Americans on Tax Reform


INDIVIDUAL INCOME TAXES Income Taxes on the Wealthy ‐ When presented the effective tax rates for different income brackets, for incomes over $200,000, less than a quarter favored reductions, including fewer than four in ten Republicans and less than a third in very red districts. Rather an overall majority favored increasing taxes by 5% or more for incomes over $200,000, with this majority increasing at progressively higher income brackets. Among Republicans, nearly half favored increases on incomes over $500,000, while in very red districts this was a majority.
Income Taxes on the Middle Class ‐ Modest majorities proposed reducing taxes on those with incomes from $30,000 to $50,000 by 5%. This included a substantial majority of Republicans, only half of Democrats, but a modest majority in very blue districts. For income of $50,000 to $100,000 there was no majority support for increases or decreases, but a majority of Republicans cut taxes by 5%.
Deducting State and Local Taxes ‐ Nearly seven in ten, including a majority of Republicans and six in ten in very red districts, opposed the proposal in the House bill to eliminate the deductions for state and local taxes on individual federal income taxes, including property taxes. Six in ten opposed the proposal in the Senate bill to eliminate the deductions for state and local taxes, with an exception for $10,000 for property taxes. In this case, a majority of Republicans favored the proposal, but a substantial majority in very red districts were opposed. Mortgage Deduction ‐ Views were divided on the proposal to lower the maximum amount of deductible interest for new mortgages to the interest paid on $500,000 on all home mortgages. Six in ten Republicans favored the proposal, while six in ten Democrats were opposed. Very red and very blue districts were similarly polarized. Reducing and Then Eliminating the Estate Tax ‐ A modest majority opposed eliminating the estate tax in six years and in the meantime doubling the amount that can be transferred tax‐free. Three quarters of Democrats and six in ten independents opposed the proposal while three-quarters of Republicans favored it. In blue districts, majorities were opposed, including six in ten in very blue districts. In very red districts a majority favored it, but in other red districts views were divided. CORPORATE TAXES Corporate Tax Rates ‐ Six in ten opposed lowering the top corporate tax rate from 35% to 20%, including eight in 10 Democrats and two-thirds of independents. Two-thirds of Republicans favored the idea, but majorities opposed it in red districts, including nearly six in ten in very red districts. Territorial Tax ‐ The least popular proposal, opposed by nearly seven in ten, is to eliminate the U.S. corporate income tax on profits made by their subsidiaries in other countries. More than eight in ten Democrats and nearly seven in ten independents were opposed. Republicans were evenly divided, but in very red districts nearly seven in ten were opposed.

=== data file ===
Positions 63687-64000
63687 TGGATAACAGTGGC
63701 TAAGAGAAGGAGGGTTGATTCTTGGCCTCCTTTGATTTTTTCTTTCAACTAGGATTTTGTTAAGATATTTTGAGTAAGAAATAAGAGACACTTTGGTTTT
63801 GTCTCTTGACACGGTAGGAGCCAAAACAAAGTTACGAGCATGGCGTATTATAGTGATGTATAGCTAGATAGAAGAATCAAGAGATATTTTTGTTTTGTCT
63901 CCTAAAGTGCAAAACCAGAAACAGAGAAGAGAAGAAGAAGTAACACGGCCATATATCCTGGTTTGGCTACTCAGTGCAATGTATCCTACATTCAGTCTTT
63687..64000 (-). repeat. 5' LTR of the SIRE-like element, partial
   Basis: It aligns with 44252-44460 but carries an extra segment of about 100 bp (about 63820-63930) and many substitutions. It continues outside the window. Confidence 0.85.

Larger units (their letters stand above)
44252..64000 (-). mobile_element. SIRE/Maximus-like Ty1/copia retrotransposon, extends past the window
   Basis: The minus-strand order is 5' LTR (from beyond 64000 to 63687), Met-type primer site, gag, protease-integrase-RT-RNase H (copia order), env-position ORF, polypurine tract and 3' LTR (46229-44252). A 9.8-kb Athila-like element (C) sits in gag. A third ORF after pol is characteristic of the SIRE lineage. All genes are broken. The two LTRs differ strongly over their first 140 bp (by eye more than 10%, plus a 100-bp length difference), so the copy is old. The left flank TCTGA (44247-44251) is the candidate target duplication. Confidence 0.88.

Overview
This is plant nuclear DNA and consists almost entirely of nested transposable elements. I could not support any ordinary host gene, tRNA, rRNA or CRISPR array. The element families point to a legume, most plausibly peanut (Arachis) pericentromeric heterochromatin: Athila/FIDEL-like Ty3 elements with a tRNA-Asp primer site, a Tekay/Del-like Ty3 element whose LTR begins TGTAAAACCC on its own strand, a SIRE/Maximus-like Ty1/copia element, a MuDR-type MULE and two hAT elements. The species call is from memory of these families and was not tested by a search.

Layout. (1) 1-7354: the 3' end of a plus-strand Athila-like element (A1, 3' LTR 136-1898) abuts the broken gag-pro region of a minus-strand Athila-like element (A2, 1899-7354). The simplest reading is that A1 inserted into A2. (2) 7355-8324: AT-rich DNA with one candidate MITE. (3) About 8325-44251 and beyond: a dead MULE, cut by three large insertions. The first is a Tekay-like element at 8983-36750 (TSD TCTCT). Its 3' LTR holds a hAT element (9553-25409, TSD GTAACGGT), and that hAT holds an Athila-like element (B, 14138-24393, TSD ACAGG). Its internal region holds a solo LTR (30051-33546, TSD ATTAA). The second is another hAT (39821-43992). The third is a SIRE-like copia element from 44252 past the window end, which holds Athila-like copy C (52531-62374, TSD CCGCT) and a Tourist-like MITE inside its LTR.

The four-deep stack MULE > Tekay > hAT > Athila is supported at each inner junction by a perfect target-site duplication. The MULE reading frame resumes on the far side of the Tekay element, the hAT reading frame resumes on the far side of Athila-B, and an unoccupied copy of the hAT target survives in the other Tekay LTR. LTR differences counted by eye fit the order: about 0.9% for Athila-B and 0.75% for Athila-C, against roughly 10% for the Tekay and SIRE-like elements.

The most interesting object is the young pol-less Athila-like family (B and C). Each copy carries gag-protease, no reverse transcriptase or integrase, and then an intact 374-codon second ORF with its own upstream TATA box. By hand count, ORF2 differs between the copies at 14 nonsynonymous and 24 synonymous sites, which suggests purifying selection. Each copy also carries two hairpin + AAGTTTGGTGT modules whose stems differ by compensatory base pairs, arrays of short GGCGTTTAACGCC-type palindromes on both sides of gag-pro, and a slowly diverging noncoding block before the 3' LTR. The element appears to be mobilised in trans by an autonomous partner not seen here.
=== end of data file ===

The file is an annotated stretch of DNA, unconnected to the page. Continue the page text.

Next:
Pass‐Through Businesses ‐ Overall views were divided about the proposal in the House bill to set a new maximum tax rate for owners of 'pass‐through' businesses at 25%. Three quarters of Democrats and a slight majority of independents were opposed while three-quarters of Republicans were in favor. Very red districts were in favor, while very blue districts were opposed. Immediate Expensing ‐ Views are divided on the proposal to allow businesses for the next five years to deduct the full amount of their investments (other than buildings) in the year they make the investments. Three‐quarters of Republicans favor the proposal, while nearly three-quarters of Democrats are opposed. Very red districts were in favor, while very blue districts were opposed.


A policymaking simulation is an online process that puts citizens in the shoes of elected officials by simulating the process they go through in making policy decisions. Each simulation introduces a broader policy topic and then presents a series of modules that address a specific policy option that is currently under consideration in the current discourse.

For each module, respondents:

  1. receive a short briefing on a policy issue and the option or options for addressing it;
  2. evaluate arguments for and against the policy options; and
  3. finally, make their recommendation for what their elected officials should do.